HaroldAMaio
HaroldAMaio

Since 2003, they have been in the middle of a huge legal battle between New York State, which supervises privately owned adult homes like Surf Manor, and advocates who say the adult-home system unfairly isolates "the mentally ill" from society

As entertaining as is your "the" mentally ill, it is inaccurate, imprecise. Please say what you mean, those words do not do it.

Harold A. Maiokhmaio@earthlink.net

Solange
Solange

My name is Solange Lambert and this article was about my boyfriend Cosmoand myself. Your comments are extremely hurtful. You say we should get a joband move on with our lives. You have no idea how hard this is to do with no oneto help us in our lives. We both have no family and support.You cant talk about other peoples lives unless you have walked inthere shoes. Also someone who was abused in every way possible from the agesof two to seventeen like myself and just move on.Try living my life for 1 day and see how it feels

Spook
Spook

Why is it that people love New York for shit like this? A Masters in Life? Give me a f'en break. You get insights from mentally ill people on the streets so you love New York?WTF?

Boston2lalaland
Boston2lalaland

We never really do know a persons road. Thanks for sharing this. More so, thank you for having the compassion

JK
JK

It appears you are getting your wish to severely cut federal spending on the mentally ill (http://www.nami.org/Template.c... however, it's not clear to me that cutting some single-digit number of billions is going to cure the financial woes we currently suffer from.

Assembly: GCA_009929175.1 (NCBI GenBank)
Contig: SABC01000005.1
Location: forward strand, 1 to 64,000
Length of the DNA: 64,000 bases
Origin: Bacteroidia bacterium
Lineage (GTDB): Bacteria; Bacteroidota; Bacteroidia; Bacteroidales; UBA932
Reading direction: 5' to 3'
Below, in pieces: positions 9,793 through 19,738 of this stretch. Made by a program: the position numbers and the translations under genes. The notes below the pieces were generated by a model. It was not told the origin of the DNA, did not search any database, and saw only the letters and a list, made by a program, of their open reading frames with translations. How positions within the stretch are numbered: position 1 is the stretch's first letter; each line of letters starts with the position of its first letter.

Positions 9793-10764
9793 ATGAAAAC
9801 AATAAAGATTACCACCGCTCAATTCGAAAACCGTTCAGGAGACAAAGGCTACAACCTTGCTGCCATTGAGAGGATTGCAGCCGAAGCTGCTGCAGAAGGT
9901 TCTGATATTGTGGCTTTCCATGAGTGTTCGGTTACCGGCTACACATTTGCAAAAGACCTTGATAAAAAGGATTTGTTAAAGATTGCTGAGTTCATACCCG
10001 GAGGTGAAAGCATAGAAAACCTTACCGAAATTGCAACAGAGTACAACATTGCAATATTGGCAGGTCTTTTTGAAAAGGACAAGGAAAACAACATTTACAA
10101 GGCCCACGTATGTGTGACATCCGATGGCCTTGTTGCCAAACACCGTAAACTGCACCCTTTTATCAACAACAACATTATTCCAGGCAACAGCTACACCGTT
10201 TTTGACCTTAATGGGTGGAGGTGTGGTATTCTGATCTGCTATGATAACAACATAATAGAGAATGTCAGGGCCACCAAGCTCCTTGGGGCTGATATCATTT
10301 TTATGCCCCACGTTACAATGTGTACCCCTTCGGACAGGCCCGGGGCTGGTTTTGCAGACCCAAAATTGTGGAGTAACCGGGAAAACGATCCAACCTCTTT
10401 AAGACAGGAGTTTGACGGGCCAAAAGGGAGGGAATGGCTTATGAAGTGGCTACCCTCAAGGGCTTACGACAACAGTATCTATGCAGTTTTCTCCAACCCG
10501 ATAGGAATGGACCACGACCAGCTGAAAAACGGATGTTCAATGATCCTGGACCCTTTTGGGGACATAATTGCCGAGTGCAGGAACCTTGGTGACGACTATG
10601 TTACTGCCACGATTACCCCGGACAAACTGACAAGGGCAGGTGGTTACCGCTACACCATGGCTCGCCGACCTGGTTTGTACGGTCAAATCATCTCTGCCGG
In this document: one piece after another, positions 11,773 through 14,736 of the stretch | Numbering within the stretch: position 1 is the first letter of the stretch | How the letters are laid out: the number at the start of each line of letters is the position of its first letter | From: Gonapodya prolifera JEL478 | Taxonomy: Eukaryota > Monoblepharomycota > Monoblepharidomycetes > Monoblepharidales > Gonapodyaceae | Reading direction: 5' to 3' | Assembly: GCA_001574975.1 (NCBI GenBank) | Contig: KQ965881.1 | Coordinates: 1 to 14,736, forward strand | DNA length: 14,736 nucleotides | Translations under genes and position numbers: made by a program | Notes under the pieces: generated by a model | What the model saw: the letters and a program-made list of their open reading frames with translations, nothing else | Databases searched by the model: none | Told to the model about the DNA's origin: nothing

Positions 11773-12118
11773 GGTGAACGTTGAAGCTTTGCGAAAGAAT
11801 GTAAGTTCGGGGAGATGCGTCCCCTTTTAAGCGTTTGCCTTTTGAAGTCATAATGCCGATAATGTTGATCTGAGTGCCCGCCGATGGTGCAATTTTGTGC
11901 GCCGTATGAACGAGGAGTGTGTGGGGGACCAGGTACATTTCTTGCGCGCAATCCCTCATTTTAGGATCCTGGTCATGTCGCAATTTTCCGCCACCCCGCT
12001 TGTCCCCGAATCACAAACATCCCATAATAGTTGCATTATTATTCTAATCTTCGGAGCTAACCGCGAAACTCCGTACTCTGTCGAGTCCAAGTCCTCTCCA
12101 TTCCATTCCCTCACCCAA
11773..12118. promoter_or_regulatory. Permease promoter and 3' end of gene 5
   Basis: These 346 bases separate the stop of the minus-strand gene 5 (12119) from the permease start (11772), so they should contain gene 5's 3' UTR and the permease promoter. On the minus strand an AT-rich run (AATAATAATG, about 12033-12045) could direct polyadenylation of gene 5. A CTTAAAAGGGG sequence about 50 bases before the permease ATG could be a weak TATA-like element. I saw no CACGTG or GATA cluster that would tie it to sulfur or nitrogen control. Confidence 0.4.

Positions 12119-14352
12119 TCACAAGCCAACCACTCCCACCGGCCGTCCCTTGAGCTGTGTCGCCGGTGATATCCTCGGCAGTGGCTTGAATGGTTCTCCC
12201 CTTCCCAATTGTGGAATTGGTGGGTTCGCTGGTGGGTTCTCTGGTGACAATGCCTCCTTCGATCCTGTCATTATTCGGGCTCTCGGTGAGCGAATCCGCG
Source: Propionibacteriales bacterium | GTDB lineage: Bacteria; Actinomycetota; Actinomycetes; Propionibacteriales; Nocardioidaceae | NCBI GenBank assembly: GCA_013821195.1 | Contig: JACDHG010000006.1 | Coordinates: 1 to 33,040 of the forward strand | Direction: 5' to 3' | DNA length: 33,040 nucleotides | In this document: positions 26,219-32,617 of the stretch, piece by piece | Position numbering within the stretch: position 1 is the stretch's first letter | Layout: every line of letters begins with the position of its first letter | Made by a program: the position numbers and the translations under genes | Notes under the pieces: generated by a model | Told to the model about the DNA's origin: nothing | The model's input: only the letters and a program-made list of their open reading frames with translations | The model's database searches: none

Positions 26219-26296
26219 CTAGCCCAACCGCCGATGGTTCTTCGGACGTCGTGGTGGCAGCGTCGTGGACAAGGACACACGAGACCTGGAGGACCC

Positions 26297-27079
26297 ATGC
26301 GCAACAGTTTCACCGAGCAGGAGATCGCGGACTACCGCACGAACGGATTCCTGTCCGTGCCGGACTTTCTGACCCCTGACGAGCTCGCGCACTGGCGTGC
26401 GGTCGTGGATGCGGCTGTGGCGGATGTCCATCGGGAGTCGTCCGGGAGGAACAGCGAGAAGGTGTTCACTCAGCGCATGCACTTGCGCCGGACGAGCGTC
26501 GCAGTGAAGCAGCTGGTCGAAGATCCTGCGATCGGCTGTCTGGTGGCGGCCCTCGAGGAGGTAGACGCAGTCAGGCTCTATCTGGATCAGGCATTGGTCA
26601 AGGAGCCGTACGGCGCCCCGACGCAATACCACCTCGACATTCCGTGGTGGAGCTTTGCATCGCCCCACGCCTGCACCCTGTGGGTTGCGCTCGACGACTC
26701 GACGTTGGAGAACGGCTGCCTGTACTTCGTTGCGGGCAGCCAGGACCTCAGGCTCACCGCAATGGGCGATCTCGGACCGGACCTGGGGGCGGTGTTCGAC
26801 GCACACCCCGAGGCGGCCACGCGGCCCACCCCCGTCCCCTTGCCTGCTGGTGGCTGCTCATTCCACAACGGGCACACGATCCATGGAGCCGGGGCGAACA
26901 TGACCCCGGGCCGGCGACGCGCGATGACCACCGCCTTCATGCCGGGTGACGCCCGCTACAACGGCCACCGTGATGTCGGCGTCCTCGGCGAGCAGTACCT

Furthermore, speak for yourself.

JK
JK

I didn't find that entertaining at all, you insensitive clod!

Kristin Wolke
Kristin Wolke

Solange - I just wanted to say that I think you + Cosmo are brave to have someone write a story about your lives... Have you looked into the federal program HPRP (Homelessness Prevention Rapid Rehousing)? I work at the Rescue Mission upstate but still have contacts in the Brooklyn area (I moved up here 3 years ago). Please feel free to contact me via facebook; I may have some info that you could use to get out of that place. The HPRP is a federal program that (once you find an apartment + show that you can afford it after they help you) will pay for your security deposit and up to 3 months rent in advance to your landlord. That will give you and Cosmo additional time to save a little nest egg for future rent, etc. The contact person in NYC is the Assistant Commissioner of the Department of Homeless Services, City of NY. Her name is Eileen Lynch and her email is elynch@dhs.nyc.gov (212-361-7957). I hope this helps you to get out of that "adult home" ASAP. best wishes!!!

HaroldAMaio
HaroldAMaio

"The" mentally ill is not entertaining, no resepectable journalist ought entertain it. As I wrote: "it is inaccurate, imprecise. Please say what you mean, those words do not do it."

Harold

HaroldAMaio
HaroldAMaio

Writers and editors are entertained by the form, or they wouuld not employ it, I am not.

JK
JK

You called it entertaining. I feel like you've stepped over a line here.